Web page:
How do you think, generally speaking, SMSF portfolios are performing?
They’ve been doing well for the last few years, because term deposit rates were decent. Now in the last year people’s [investments have stalled] because they are holding such a big amount in cash. People in the last 12-18 months have at least been willing to explore other areas, not just Aussie shares and cash. They’ve been looking a lot more at bonds and international shares. International shares in particular have paid off very well.
It’s very much a case of taking it slowly, slowly with people. With SMSFs especially you have to do things they’re comfortable with. You have to be transparent, you have to make sure that they really understand what they’re getting into.
What should trustees be wary of with their investments at a time like this when interest rates are so low?
Well one thing that trustees need to realise is that things will change, rates won’t stay this low forever. If they’re going to move from cash to something else as an investment, they really need to understand the risks involved, and realise what they’re getting themselves into.
They need to be a bit more careful about where they’re putting it when it comes to stocks in particular.
Is there anything you feel that SMSF trustees should be doing more of when they’re constructing their portfolio?
I really strongly believe in the bucket strategy. So for every client that we have going into pension phase, because they’ve been used to having a regular salary monthly, we try to replicate that in retirement. What we try to do is keep six to 12 months' pension in cash and short-term term deposits, and then the next two to three years' pensions are kept in fixed interest and are 100 per cent secure, so that if the market does have a GFC-like event again, or even a minor short-term fall-back, people know they don’t have to sell anything. They’ve got a few years’ pension sitting in cash that can be maintained without having to sell growth assets.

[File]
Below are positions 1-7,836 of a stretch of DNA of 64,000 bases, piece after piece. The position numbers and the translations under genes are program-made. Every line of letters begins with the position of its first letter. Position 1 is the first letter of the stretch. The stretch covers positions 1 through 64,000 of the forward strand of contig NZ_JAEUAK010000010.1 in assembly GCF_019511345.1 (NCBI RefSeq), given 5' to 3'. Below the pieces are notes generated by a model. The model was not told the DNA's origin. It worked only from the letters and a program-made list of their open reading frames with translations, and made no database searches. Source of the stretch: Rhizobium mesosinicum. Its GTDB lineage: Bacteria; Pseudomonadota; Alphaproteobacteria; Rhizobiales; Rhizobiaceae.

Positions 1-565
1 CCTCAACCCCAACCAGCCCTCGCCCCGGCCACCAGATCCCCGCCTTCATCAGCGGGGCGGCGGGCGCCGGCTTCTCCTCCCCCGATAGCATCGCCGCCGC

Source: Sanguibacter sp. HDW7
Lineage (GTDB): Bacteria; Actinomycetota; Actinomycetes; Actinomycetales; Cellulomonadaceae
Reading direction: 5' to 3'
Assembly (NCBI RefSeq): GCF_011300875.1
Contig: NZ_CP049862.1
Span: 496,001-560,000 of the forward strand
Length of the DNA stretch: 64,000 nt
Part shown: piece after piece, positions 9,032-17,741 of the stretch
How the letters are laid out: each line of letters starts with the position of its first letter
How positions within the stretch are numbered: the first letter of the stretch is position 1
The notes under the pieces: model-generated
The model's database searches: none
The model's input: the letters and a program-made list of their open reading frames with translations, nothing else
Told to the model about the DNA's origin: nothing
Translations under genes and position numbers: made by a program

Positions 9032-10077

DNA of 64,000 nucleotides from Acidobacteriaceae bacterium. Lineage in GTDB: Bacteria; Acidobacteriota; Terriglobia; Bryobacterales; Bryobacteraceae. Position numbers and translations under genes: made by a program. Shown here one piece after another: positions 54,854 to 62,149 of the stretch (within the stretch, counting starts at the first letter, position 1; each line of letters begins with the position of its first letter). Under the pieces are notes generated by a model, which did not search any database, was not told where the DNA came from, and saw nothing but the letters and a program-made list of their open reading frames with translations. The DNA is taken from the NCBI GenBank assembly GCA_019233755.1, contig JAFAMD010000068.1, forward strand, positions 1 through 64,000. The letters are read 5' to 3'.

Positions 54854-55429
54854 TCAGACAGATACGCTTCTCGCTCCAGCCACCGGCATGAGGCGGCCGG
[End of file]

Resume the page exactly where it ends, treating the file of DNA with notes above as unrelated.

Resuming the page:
That gives people a lot more comfort in taking a little bit more of a risk, to look at shares and property, and basically the longer-term view, knowing that if anything happens in the short-term they won’t have to sell because they’ll have this regular pension coming through.
It’s very much a psychological comfort zone for people.
And one of the things I’ve been telling people to do is a check of their own family situation. A ‘what if’ scenario. What if the son or daughter arrives back on your doorstep with two kids after a marriage breakdown, for example. What I’m seeing is a lot of pressure on retirees to come up with money for their families. Be it to keep their kids out of trouble for a while or to help out after a divorce. They might even need to become parents again to their grandchildren. And that’s taking a big hit on their retirement savings. So I’m just saying to clients to make sure they know what they would do in several different situations.
Also, one of the things that people have always said is if you get into trouble you can downsize, and unfortunately that’s becoming more and more of a strategy that’s just not going to work. Most of the areas people want to live in cost just as much for a single-level as it is does for a two-storey house, because you’re competing with developers.
So I haven’t seen anybody come out of a home downsizing with more than $50,000 or $60,000 after all costs have been incurred. And most of them were expecting to clear at least $200,000. This is because they really want to stay in the same area because of family and friends, around familiar areas. The thing is if you stay in the same area, you have to make a radical change in the size of your home to get that sort of difference.
So it’s important to clear up those myths about how you would get out of trouble if you ran out of money.
Read more from Liam Shorte in the upcoming September edition of SMSF Adviser magazine.